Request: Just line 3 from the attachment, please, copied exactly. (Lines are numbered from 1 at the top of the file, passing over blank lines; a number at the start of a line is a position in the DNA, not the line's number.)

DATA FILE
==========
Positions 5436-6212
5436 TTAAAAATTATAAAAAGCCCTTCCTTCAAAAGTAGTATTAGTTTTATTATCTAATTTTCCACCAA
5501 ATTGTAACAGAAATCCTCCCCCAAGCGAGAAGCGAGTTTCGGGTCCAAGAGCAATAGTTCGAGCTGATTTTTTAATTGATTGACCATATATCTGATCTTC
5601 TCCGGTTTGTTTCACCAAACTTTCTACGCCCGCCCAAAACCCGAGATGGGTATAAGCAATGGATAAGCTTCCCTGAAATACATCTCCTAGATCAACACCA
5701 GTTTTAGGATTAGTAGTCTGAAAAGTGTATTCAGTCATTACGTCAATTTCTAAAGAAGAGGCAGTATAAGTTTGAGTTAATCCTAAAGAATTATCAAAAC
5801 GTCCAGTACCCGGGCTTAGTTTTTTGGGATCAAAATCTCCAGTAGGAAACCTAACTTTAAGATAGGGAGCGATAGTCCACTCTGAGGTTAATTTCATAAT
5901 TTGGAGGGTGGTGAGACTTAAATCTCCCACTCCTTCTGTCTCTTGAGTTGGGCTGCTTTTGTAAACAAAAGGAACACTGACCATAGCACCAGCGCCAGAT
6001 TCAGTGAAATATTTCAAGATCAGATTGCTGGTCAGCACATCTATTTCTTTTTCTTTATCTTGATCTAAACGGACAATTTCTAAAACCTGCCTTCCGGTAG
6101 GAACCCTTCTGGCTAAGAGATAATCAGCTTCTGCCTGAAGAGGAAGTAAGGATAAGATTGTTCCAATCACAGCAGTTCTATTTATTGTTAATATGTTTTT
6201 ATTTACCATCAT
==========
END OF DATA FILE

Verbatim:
5501 ATTGTAACAGAAATCCTCCCCCAAGCGAGAAGCGAGTTTCGGGTCCAAGAGCAATAGTTCGAGCTGATTTTTTAATTGATTGACCATATATCTGATCTTC